How You’ll KNOW When You’re Ready to Start Getting Paid to Write

We’re just 2 (TWO!!) DAYS away from our first-ever Freelance Writer Fest!

If you haven’t claimed your free ticket yet, go here now!

Come Wednesday, we’re going to show you how to begin transitioning from wherever it is you are now — to successful well-paid freelance writer.

Throughout the entire day, we’ll give you everything you need to confidently take those first steps.

Now, we all know that when it comes to becoming a freelance writer, being confident that you’re ready to go isn’t easily measured. But with the insights we have to share with you, you’ll be ready to take the steps toward your writer’s life.

To motivate you along your path today, Mindy McHorse, Executive Editor of Barefoot Writer, is here to help you with some thoughts about how you’ll know you’re ready.

We’re always here to help you along your journey to the writer’s life — beginning with our Freelance Writer Fest 2020 on Wednesday.

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To your success,

Rebecca Matter
President, AWAI

How Will You Know When You’re Ready to Start Getting Paid to Write?

Written note on pad of paper saying Start Here. Today.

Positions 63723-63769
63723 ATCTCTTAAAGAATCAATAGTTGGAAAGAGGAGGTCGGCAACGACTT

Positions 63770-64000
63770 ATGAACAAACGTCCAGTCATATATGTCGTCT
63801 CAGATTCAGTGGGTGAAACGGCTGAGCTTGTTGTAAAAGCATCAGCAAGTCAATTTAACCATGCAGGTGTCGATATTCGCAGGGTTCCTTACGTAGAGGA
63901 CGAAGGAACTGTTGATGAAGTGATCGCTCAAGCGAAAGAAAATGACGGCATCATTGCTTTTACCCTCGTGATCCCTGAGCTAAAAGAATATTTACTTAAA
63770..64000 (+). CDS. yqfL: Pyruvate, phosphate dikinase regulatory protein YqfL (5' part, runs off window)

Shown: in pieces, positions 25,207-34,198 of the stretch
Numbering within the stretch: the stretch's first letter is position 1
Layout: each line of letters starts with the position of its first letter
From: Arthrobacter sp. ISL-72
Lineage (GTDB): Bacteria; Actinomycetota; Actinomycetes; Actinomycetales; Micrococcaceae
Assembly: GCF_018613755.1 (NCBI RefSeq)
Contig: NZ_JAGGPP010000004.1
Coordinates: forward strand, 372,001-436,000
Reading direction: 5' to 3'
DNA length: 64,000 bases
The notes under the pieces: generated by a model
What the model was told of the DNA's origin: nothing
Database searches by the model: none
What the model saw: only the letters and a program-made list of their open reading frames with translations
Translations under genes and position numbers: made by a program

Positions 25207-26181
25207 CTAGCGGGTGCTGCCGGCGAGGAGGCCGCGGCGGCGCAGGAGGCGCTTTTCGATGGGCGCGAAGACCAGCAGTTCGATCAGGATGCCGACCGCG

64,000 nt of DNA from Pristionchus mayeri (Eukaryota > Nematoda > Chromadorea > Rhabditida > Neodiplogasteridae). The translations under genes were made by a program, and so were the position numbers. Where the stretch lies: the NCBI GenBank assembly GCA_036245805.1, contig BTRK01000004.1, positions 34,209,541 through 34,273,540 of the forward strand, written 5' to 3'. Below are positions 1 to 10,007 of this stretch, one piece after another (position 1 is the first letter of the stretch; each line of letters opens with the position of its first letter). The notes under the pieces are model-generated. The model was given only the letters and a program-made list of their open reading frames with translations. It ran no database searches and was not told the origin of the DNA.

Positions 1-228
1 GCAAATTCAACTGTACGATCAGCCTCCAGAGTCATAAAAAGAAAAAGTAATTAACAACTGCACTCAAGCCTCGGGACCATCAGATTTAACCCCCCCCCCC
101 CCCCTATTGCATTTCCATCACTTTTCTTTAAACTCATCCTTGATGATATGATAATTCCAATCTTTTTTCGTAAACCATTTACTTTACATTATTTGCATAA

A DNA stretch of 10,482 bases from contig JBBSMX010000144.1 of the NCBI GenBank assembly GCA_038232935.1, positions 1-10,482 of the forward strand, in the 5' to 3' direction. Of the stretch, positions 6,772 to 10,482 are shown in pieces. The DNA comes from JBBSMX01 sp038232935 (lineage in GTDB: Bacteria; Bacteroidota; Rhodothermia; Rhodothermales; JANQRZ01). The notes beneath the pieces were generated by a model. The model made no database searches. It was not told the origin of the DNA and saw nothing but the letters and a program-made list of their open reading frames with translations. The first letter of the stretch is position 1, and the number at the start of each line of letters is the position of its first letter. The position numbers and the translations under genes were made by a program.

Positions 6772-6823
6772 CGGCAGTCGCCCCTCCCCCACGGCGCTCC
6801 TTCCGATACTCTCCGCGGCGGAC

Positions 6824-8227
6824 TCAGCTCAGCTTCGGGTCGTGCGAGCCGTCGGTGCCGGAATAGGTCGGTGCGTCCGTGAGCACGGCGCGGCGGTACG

“When will I be ready?” and the connected “How will I know I’m good enough?” are two of the most common questions I get from this side of the Barefoot Writer editorial desk.

Don’t be bashful if they resonate with you now … we’ve all asked these at one point or another.

The problem with those questions is it means you’re waiting on someone else to give you permission to start your writing career.

You got yourself this far, you’ve learned what you need to know, but you’re crouched down, stuck in the ready position, waiting for someone to fire the starting pistol.

Yet the only person who can pull the trigger is you.

I had the chance to sit down with senior copywriter Kevin Rogers not long ago, who shared some wisdom on scaling this hurdle.

The first step is to remember why you came:

“The reason you found copywriting is probably because you belong here. Something about it resonated with you. You should just allow that to be part of why you're here. A lot of us are guilty of just collecting a whole lot of data about how this is done rather than just doing it.”